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I'm one of the old-timers who was working on IBM and Amdahl Main frame computers when the IBM PC came out. Some of us did a 2 week course at the very first IBM Technical Training Center. Learned a lot about DOS and it was still helpful to me years later when I was installing some of the very 1st cable modems in business and residential.

I had a great job but still could not afford to buy one so began my journey of building my own pc's because it was cheaper to build in those days vs purchase. Times have changed pricing vs building but I have never stopped building my own rigs and for close family/friends as it helps to keep me updated and very much enjoy the frustrating aspects that come with building on occasion.

Computer Operations
Technical troubleshooting
Tape Ape / Tape Jockey ( how many know what that is? )

IBM 3033, 4331 and up
Unix systems
Western Electric / AT&T Technologies
...and some of the biggest laser printers you ever saw in your life

Thank you Bill Gates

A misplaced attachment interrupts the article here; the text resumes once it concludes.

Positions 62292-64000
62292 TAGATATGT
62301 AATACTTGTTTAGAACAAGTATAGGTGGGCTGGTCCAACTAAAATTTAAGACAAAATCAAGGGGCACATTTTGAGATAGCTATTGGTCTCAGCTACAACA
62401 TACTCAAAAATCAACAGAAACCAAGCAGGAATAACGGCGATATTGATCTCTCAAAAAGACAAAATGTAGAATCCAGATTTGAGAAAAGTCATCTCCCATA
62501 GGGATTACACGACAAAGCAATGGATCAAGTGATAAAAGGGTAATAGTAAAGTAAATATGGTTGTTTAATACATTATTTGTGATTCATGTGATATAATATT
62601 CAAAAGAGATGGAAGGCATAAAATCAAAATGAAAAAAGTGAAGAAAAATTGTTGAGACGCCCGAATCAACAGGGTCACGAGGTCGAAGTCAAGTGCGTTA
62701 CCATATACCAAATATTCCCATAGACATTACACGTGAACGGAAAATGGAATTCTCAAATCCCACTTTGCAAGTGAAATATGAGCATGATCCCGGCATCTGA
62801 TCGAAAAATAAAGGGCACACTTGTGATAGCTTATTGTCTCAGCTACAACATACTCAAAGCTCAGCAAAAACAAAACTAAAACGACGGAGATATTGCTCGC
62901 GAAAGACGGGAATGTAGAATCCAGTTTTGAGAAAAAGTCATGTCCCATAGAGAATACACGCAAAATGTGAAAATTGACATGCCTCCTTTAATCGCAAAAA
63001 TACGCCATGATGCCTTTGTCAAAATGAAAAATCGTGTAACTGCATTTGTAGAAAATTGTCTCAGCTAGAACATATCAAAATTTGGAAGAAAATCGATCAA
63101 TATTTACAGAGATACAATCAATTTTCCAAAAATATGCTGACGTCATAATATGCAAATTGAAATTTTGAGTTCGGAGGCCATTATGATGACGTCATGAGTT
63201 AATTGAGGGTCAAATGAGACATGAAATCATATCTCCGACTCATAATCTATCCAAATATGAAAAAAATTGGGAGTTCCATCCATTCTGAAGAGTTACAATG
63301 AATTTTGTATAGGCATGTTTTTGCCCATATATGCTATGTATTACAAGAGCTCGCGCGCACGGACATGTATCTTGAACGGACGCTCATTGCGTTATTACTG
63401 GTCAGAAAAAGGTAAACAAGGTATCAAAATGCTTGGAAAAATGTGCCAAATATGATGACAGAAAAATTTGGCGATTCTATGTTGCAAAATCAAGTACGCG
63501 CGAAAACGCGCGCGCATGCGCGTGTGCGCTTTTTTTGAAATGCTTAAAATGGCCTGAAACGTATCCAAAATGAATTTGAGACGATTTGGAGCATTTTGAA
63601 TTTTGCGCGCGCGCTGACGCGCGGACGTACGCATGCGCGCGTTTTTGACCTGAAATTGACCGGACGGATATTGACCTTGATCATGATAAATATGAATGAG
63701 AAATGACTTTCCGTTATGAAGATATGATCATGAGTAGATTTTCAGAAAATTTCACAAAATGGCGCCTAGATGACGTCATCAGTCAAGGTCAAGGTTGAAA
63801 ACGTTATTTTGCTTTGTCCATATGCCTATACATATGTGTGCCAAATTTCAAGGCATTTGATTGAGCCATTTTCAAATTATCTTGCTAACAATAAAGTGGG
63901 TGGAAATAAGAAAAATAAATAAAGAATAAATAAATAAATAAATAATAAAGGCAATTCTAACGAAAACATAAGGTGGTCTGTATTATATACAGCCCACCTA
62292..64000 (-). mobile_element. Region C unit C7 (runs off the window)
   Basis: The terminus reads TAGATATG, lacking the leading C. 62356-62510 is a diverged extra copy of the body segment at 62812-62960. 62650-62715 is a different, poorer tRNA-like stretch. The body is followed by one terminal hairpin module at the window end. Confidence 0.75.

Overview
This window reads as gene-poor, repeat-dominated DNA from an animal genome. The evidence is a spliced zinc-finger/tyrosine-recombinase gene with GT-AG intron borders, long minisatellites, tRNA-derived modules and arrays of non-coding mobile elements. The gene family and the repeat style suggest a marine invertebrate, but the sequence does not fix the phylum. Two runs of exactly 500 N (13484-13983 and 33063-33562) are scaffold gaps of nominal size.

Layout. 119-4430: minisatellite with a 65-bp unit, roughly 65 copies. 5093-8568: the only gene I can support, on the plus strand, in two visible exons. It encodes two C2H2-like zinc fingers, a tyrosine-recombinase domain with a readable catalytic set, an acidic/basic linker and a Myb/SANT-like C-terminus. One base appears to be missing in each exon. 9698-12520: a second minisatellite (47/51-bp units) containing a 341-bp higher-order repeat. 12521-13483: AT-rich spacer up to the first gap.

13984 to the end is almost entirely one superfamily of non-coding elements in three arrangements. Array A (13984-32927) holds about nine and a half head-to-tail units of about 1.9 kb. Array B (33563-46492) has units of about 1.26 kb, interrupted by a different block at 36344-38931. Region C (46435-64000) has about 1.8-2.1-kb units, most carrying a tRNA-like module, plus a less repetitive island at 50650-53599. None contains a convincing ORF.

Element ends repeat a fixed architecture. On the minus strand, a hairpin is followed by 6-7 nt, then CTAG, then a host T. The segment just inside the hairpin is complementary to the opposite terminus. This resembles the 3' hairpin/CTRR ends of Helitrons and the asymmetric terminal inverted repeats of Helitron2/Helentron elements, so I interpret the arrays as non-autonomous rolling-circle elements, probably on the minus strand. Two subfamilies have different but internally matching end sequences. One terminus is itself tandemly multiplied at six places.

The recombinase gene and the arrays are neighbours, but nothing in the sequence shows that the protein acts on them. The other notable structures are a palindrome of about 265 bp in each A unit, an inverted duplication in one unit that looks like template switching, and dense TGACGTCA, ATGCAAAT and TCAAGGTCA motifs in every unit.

Thank you IBM
Thank you Father "Time" for all the wonderful advancements
 

Baronstragen

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I remember being 10 years old and my father managed to get our class a tour of Johnson Laboratories. There was this huge room filled wall to wall with tape machines, most of them spinning when data from the laboratory analysis was being recorded. I'll never forget that sight. I started myself with an IBM XT running at 4MHz. I played mostly flight simulator, on a monochrome monitor (it was orange instead of green and that fascinated me) and there was just vector line drawings for the simulator but I was a kid and it was amazing. I'll never forget the hours I spent playing with my brother (we'd take turns) Ultima VII on our 486 DX2 50Mhz. So much has changed since I was young. I'm an analog kid that grew up into the digital age. I'm sure there's lots of you that experienced the same. PS: I never had so many blisters in my life between my thumb and index finger when I was playing the summer olypics on the ATARI 2600.
 
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kareemabd

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That keyboard looks comfy. I've always had a keen interest in old mechanical keyboard.